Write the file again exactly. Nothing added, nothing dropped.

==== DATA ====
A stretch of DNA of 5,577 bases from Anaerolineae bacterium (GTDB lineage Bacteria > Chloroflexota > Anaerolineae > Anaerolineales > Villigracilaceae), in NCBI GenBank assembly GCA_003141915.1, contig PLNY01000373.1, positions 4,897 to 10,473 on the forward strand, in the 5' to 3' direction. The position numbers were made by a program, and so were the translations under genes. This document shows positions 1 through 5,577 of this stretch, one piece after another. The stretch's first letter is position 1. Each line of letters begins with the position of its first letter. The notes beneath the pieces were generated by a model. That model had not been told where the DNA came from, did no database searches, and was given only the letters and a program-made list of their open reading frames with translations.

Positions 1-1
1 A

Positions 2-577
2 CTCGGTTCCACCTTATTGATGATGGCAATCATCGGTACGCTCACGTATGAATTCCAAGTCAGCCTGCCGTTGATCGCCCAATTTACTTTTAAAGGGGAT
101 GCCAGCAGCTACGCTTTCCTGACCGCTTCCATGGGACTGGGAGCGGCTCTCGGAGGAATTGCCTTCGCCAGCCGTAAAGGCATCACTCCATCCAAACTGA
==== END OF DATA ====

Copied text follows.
A stretch of DNA of 5,577 bases from Anaerolineae bacterium (GTDB lineage Bacteria > Chloroflexota > Anaerolineae > Anaerolineales > Villigracilaceae), in NCBI GenBank assembly GCA_003141915.1, contig PLNY01000373.1, positions 4,897 to 10,473 on the forward strand, in the 5' to 3' direction. The position numbers were made by a program, and so were the translations under genes. This document shows positions 1 through 5,577 of this stretch, one piece after another. The stretch's first letter is position 1. Each line of letters begins with the position of its first letter. The notes beneath the pieces were generated by a model. That model had not been told where the DNA came from, did no database searches, and was given only the letters and a program-made list of their open reading frames with translations.

Positions 1-1
1 A

Positions 2-577
2 CTCGGTTCCACCTTATTGATGATGGCAATCATCGGTACGCTCACGTATGAATTCCAAGTCAGCCTGCCGTTGATCGCCCAATTTACTTTTAAAGGGGAT
101 GCCAGCAGCTACGCTTTCCTGACCGCTTCCATGGGACTGGGAGCGGCTCTCGGAGGAATTGCCTTCGCCAGCCGTAAAGGCATCACTCCATCCAAACTGA